Smartphones could harm parent-child bonds, study suggests

The advent of smartphones has meant that we’re seeing a whole generation of parents raising children in a digital age. But while the scenario of parents sat round the dinner table cradling their phones has become the norm in many a household, a new study suggests that smartphones could be affecting parents’ relationship with their kids in a pretty negative way.

Smartphones could harm parent-child bonds, study suggests

According to a study published in the Journal of Social and Personal Relationships, the use of smartphones distracts parents and prevents them from “cultivating feelings of connection”.

In the first study, the team, led by Kostadin Kushlev of the University of Virginia, randomly assigned 200 parents into two groups at a trip to Science World in Vancouver, Canada. The first group were told to use their phones as much as possible, while the other group was told to use it as little as possible. After the trip, the participants were told to fill out a questionnaire and score how they felt on distractedness, social connectedness and emotional wellbeing.

Unsurprisingly, the group of parents who used their phones as much as possible were more distracted and felt less socially connected than the group of parents who were told to use their phones less.

In a second study, the researchers asked 292 parents to keep a diary about their smartphone use over a one-week period and complete a survey at the end of each day. The parents scaled how connected to their children they felt, what they had been doing at the time, who they were with and how they felt.

Just like the first study, the researchers found that using your smartphone reduced parents’ attention when they were with their children, “compromising attention quality”.smartphones_could_be_harming_parent-child_bonds_study_suggests_-_1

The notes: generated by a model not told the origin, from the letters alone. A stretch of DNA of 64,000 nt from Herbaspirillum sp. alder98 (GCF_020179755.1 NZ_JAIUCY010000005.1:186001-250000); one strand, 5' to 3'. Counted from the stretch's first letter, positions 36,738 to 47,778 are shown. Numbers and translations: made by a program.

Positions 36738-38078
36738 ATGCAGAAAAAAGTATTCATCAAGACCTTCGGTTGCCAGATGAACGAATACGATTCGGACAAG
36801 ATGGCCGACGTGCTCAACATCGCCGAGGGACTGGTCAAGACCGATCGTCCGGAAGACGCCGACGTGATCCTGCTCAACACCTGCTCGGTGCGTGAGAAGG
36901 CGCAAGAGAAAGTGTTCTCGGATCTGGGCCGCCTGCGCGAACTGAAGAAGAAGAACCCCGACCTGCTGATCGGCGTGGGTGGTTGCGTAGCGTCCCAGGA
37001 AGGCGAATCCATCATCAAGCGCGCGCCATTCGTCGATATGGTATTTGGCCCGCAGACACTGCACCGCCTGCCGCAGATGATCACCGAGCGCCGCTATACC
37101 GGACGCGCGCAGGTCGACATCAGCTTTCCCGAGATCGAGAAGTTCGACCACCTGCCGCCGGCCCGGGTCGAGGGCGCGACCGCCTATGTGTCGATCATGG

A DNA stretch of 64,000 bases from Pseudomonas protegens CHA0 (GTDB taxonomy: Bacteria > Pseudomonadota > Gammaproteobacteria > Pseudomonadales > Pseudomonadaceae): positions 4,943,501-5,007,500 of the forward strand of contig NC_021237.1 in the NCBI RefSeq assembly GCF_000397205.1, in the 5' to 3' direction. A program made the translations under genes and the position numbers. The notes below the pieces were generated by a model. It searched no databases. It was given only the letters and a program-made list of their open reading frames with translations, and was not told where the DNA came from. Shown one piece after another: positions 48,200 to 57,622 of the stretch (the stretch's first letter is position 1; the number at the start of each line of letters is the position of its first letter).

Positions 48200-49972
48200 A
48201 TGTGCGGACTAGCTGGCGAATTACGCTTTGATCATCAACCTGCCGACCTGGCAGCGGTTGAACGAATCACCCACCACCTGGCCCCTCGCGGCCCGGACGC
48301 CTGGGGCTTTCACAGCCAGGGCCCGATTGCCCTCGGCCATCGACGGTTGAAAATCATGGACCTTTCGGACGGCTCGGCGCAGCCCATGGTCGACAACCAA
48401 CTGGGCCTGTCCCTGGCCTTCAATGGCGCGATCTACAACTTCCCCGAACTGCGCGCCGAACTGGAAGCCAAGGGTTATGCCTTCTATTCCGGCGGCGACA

“The key message is that, as enticing and as useful as they might be, smartphones can make spending time with your children feel less meaningful than it would otherwise be,” Kushlev told PsyPost. “Critically, however, our study shows that how much you use your phone matters: Using it a lot while you are with your children would take away more from your experience than using it only a little bit (e.g. to quickly respond to a message rather than lose yourself in your Facebook feed).”

This isn’t the first study to investigate the effect of parents’ smartphones use on their relationship with their children. Back in 2015, David Hill, chairman of the American Association of Paediatrics, spoke with NPR about the organisation’s recent study on parent-child relationships and smartphone use. He advised parents demonstrate “mindfulness in front of children by putting down [their] phone during meals or whenever they need [their] attention.”

While it seems obvious that smartphones make us more distracted – have you ever looked up from your phone and found someone looking expectedly for a response to something you didn’t here?  – this study should give parents an extra nudge to put the phone down, or risk missing out on many precious bonding moments.

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